Chapter 5. Installing AMQ Interconnect

You can deploy AMQ Interconnect as a single standalone router, or as multiple routers connected together in a router network. Router networks may represent any arbitrary topology, enabling you to design the network to best fit your requirements.

With AMQ Interconnect, the router network topology is independent from the message routing. This means that messaging clients always experience the same message routing behavior regardless of the underlying network topology. Even in a multi-site or hybrid cloud router network, the connected endpoints behave as if they were connected to a single, logical router.

To create the router network topology, complete the following:

  1. Review the deployment guidelines.

    You should understand the different router operating modes you can deploy in your topology, and be aware of security requirements for the interior portion of the router network.

  2. Install AMQ Interconnect on the host.

    If you are creating a router network with multiple routers, repeat this step on each host.

  3. Prepare the router configurations.

    After installing AMQ Interconnect, configure it to define how it should connect to other routers and endpoints, and how it should operate.

  4. Start the routers.

    After the routers are configured, start them so that they can connect to each other and begin routing messages.

5.1. Installing AMQ Interconnect on Red Hat Enterprise Linux

AMQ Interconnect is distributed as a set of RPM packages, which are available through your Red Hat subscription.


  1. Ensure your subscription has been activated and your system is registered.

    For more information about using the Customer Portal to activate your Red Hat subscription and register your system for packages, see Appendix A, Using your subscription.

  2. Subscribe to the required repositories:

    Red Hat Enterprise Linux 6
    $ sudo subscription-manager repos --enable=amq-interconnect-1-for-rhel-6-server-rpms --enable=amq-clients-2-for-rhel-6-server-rpms
    Red Hat Enterprise Linux 7
    $ sudo subscription-manager repos --enable=amq-interconnect-1-for-rhel-7-server-rpms --enable=amq-clients-2-for-rhel-7-server-rpms
    Red Hat Enterprise Linux 8
    $ sudo subscription-manager repos --enable=amq-interconnect-1-for-rhel-8-x86_64-rpms --enable=amq-clients-2-for-rhel-8-x86_64-rpms
  3. Use the yum or dnf command to install the qpid-dispatch-router, qpid-dispatch-tools, and qpid-dispatch-console packages and their dependencies:

    $ sudo yum install qpid-dispatch-router qpid-dispatch-tools qpid-dispatch-console
  4. Use the which command to verify that the qdrouterd executable is present.

    $ which qdrouterd

    The qdrouterd executable should be located at /usr/sbin/qdrouterd.

5.2. Preparing router configurations

After installing AMQ Interconnect, configure it to define how it should connect to other routers and endpoints, and how it should operate. If you are creating a router network, complete this workflow for each router in the network.


  • AMQ Interconnect is installed on the host.


  1. Configure essential router properties.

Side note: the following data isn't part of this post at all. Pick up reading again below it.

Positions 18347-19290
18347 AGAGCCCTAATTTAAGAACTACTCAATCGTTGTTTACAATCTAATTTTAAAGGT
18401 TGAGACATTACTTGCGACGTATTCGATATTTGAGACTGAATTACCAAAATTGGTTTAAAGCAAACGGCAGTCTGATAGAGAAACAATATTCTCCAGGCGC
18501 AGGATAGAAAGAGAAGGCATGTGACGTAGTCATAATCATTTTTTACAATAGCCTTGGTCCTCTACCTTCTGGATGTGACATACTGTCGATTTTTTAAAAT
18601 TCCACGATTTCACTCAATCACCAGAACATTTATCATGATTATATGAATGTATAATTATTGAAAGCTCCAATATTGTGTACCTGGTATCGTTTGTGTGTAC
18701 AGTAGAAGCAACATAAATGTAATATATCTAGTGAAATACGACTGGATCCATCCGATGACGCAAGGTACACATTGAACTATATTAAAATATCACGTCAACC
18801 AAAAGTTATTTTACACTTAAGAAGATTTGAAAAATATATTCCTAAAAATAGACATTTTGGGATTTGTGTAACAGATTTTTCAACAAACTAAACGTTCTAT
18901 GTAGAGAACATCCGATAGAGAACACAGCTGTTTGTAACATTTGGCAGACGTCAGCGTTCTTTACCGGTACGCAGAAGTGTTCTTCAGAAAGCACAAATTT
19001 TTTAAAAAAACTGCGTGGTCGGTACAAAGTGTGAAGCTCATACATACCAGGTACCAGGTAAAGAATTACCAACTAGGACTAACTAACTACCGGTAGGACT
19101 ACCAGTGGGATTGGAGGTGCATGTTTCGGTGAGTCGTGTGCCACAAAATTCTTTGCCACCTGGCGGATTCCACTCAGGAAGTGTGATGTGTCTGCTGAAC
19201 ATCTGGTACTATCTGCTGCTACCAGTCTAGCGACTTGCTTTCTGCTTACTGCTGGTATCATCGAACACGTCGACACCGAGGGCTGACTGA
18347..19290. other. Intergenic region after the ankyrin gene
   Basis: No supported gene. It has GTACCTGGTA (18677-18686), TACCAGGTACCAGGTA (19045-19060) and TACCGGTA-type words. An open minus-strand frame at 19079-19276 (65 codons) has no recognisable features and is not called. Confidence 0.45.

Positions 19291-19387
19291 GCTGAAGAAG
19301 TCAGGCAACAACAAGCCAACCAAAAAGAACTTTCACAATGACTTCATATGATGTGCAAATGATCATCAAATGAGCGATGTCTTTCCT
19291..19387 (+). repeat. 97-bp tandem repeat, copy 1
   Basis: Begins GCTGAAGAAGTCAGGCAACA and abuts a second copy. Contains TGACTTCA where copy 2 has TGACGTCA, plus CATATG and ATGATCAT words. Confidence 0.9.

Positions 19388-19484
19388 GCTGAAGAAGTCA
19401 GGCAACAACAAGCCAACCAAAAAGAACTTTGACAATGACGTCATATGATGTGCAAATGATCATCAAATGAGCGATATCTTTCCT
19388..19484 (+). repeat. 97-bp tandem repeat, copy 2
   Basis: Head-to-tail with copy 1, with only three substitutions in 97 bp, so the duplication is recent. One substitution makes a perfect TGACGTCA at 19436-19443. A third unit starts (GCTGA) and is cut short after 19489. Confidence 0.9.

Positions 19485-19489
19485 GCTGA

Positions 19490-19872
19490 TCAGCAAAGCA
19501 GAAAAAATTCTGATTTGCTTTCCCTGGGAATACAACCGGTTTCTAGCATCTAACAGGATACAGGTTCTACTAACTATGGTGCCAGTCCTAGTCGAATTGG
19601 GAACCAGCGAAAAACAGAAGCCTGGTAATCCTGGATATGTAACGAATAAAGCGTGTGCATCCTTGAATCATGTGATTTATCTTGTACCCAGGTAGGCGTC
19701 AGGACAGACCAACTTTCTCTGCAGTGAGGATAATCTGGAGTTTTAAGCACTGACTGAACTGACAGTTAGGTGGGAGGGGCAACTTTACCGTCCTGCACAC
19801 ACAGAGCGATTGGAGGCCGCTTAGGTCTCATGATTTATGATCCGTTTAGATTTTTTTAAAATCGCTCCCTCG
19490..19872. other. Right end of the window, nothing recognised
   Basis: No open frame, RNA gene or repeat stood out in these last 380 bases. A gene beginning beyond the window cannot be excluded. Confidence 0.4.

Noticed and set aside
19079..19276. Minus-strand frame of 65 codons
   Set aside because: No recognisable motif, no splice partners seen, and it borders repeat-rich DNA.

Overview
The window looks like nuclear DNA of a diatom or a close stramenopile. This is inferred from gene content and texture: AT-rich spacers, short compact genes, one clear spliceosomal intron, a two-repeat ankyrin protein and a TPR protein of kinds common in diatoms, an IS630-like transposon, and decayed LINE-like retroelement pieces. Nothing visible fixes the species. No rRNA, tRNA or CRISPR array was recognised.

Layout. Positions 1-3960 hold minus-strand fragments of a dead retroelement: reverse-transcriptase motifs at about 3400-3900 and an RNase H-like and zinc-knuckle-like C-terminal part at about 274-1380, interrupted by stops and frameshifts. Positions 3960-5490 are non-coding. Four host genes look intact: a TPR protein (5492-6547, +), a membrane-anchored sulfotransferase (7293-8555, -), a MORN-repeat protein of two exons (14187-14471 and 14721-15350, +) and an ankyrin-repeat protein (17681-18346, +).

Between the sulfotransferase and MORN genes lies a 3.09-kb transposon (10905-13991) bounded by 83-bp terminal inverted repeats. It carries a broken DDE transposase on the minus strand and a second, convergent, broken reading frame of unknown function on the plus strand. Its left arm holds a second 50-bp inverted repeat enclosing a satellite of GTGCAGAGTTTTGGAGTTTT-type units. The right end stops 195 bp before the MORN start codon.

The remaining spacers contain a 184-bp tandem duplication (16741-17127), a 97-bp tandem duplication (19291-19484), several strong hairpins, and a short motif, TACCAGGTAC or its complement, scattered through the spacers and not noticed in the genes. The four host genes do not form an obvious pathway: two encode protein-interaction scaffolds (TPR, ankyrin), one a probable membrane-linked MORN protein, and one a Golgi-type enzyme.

To participate in a router network, a router must be configured with a unique ID and an operating mode.

  2. Configure network connections.

    1. Connect the router to any other routers in the router network.

      Repeat this step for each additional router to which you want to connect this router.

    2. If the router should connect with an AMQP client, configure a client connection.
    3. If the router should connect to an external AMQP container (such as a message broker), configure the connection.
  3. Secure each of the connections that you configured in the previous step.
  4. (Optional) Configure any additional properties.

    These properties should be configured the same way on each router. Therefore, you should only configure each one once, and then copy the configuration to each additional router in the router network.

    • Authorization

      If necessary, configure policies to control which messaging resources clients are able to access on the router network.

    • Routing

      AMQ Interconnect automatically routes messages without any configuration: clients can send messages to the router network, and the router automatically routes them to their destinations. However, you can configure the routing to meet your exact requirements. You can configure the routing patterns to be used for certain addresses, create waypoints and autolinks to route messages through broker queues, and create link routes to connect clients to brokers.

    • Logging

      You can set the default logging configuration to ensure that events are logged at the correct level for your environment.

  5. Repeat this workflow for each additional router that you want to add to the router network.

5.3. Starting a router

You use the qdrouterd command to start a router. You can start a router in the foreground, the background, or as a service.


  • Do one of the following:

    To…​Enter this command…​

    Start the router in the foreground

    $ qdrouterd

    Start the router in the background as a daemon

    $ qdrouterd -d

    Start the router as a service

    Red Hat Enterprise Linux 6

    $ sudo service qdrouterd start

    Red Hat Enterprise Linux 7 and later versions

    $ systemctl start qdrouterd.service


    If you start the router as a service, the systemd LimitNOFILE limit affects the number of connections that can be open for the router. If you reach the limit, the router is not able to accept any more connections, and an error message is logged indicating "Too many open files". To avoid reaching this limit, increase the LimitNOFILE value for the systemd process.

    For more information, see How to set limits for services in RHEL 7 and systemd.